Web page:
Updated | Police in Belgium arrested three suspects in Brussels on Saturday during raids related to the series of deadly attacks in Paris on Friday that killed at least 127 people and wounded hundreds, according to the AFP.
One of the suspects arrested in Belgium is believed to have been in Paris at the time of the attacks, officials said.
The arrests were connected to a car that had been rented in Belgium and found near Paris' Bataclan concert hall, where most of victims were killed on Friday. Police arrested the suspects in the Brussels district of Molenbeek, which has been linked to other previous terror plots.
Two of the eight attackers believed to have carried out the attacks have been identified as Ismaël Omar Mostefai and Abbdulakbak B., according to French media. Earlier, police in France took the father and brother of Mostefai, who is a French national, into custody, AFP reported.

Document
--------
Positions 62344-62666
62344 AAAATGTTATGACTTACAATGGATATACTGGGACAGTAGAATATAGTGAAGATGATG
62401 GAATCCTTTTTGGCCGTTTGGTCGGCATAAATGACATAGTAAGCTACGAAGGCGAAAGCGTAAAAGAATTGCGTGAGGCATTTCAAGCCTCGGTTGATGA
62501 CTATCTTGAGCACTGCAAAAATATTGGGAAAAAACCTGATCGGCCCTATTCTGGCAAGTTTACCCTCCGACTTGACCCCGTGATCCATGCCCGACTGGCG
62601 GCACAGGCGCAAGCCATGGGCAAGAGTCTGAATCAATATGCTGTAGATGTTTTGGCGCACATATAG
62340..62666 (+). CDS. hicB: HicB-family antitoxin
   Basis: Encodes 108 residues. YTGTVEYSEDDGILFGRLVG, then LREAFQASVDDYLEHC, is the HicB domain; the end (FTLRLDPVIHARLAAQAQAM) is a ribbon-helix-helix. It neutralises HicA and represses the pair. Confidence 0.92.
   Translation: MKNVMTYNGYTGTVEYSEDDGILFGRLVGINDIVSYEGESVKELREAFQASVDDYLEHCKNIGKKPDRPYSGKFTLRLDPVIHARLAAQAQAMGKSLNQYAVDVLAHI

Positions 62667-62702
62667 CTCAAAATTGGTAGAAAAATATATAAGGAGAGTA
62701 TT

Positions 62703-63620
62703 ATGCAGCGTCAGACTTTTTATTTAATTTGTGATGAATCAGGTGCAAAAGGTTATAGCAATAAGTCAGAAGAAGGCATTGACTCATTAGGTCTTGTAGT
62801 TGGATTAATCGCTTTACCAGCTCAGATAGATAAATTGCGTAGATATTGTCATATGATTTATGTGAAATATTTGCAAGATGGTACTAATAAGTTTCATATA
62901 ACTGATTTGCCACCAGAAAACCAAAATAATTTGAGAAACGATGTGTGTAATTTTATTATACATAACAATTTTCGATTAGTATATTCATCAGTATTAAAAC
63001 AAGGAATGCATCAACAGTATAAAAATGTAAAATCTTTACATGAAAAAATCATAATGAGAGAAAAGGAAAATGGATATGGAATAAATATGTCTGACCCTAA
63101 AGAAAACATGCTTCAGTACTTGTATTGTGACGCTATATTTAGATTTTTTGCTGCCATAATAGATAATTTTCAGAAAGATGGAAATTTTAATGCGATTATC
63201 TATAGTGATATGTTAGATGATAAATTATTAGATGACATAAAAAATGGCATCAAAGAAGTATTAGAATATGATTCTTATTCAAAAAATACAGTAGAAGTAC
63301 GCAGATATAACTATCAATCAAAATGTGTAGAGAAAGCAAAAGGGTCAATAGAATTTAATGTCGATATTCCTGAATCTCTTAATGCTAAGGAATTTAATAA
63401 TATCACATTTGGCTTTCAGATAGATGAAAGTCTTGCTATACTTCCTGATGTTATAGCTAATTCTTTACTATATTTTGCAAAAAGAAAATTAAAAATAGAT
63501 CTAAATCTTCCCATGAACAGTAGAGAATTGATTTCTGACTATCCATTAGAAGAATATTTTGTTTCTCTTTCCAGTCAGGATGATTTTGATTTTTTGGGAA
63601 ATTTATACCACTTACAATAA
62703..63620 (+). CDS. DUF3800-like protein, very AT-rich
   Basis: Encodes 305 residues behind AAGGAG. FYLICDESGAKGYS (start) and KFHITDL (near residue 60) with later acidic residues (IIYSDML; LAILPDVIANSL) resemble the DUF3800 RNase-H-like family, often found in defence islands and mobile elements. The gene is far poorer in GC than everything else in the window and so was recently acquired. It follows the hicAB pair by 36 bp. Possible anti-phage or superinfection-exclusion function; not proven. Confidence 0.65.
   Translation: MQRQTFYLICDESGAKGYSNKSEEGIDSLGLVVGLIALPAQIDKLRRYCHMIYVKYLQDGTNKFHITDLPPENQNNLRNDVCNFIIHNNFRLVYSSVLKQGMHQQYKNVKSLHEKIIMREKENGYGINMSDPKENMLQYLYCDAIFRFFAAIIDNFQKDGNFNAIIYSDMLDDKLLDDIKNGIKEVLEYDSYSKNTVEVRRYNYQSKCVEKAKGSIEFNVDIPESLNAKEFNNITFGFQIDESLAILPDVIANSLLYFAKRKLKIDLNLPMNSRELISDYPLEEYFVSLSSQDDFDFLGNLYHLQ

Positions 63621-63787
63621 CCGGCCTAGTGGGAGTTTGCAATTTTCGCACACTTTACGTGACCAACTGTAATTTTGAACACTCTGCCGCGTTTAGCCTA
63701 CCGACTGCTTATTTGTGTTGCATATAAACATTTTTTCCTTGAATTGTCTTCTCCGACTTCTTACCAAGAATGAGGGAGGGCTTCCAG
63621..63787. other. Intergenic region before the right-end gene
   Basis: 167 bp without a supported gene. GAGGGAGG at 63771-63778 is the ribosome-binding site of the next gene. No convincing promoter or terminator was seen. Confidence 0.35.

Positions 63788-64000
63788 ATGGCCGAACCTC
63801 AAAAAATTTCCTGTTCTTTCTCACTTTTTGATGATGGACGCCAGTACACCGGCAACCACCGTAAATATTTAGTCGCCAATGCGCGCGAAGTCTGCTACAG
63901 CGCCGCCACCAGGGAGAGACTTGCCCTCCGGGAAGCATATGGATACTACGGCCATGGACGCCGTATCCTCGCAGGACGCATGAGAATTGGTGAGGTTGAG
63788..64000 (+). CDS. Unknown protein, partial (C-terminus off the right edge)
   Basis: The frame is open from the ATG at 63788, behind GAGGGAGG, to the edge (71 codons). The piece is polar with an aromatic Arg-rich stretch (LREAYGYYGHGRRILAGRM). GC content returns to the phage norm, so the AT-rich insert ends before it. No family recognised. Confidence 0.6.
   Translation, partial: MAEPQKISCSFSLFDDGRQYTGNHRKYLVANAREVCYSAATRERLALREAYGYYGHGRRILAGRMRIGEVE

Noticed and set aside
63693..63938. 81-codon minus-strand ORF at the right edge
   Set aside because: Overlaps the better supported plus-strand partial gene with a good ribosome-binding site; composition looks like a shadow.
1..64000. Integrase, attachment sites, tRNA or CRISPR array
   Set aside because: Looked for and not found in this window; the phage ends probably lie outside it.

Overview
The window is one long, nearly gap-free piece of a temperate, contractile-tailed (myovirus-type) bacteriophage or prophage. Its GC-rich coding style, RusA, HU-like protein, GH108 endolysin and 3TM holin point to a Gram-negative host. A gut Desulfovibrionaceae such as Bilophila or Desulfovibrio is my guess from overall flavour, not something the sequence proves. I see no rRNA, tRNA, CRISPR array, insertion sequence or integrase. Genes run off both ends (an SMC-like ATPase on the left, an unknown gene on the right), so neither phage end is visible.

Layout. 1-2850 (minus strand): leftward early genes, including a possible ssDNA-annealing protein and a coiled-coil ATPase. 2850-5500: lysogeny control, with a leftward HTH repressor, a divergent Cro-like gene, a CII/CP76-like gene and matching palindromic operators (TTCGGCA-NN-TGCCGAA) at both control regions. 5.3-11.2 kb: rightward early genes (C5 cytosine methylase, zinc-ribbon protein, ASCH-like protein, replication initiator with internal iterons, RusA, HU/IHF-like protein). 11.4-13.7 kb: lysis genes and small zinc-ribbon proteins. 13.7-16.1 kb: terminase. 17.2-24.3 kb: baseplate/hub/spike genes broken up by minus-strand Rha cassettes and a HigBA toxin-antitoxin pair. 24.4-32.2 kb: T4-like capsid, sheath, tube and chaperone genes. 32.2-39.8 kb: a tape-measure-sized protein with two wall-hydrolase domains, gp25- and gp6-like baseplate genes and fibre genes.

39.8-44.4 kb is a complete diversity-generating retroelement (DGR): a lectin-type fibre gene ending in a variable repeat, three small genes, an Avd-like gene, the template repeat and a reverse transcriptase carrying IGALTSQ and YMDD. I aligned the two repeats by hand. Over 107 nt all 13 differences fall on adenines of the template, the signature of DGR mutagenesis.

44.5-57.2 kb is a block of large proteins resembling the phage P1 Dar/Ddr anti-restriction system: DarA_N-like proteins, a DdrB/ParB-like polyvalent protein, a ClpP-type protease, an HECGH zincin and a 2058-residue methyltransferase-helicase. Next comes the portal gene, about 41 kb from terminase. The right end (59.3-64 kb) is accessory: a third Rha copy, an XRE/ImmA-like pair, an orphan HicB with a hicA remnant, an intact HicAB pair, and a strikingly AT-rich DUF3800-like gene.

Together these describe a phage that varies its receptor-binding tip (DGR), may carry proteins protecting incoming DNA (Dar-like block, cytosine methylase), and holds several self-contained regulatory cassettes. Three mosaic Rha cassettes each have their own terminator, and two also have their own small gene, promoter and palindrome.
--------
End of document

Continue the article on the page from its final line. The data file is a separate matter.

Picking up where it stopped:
The 34-year-old brother of Mostefai reportedly contacted police and was taken in by authorities. The gunman was identified via a severed fingertip after his body was found at the Bataclan music hall, where dozens were killed when three men donning suicide vests opened fire on concertgoers.
Investigators are reportedly searching the homes of friends and family of Mostefai, whose father lives in the small town of Romilly-sur-Seine, 80 miles east of the French capital, AFP reports. Paris prosecutor Francois Molins said that Mostefai, who was reportedly from the Courcouronnes suburb in southern Paris, was known to be close to radical Islam.
French President Francois Hollande on Saturday blamed the Islamic State (ISIS) extremist group for the series of attacks in Paris on Friday that left at least 127 people dead, describing it as a "cowardly act of war."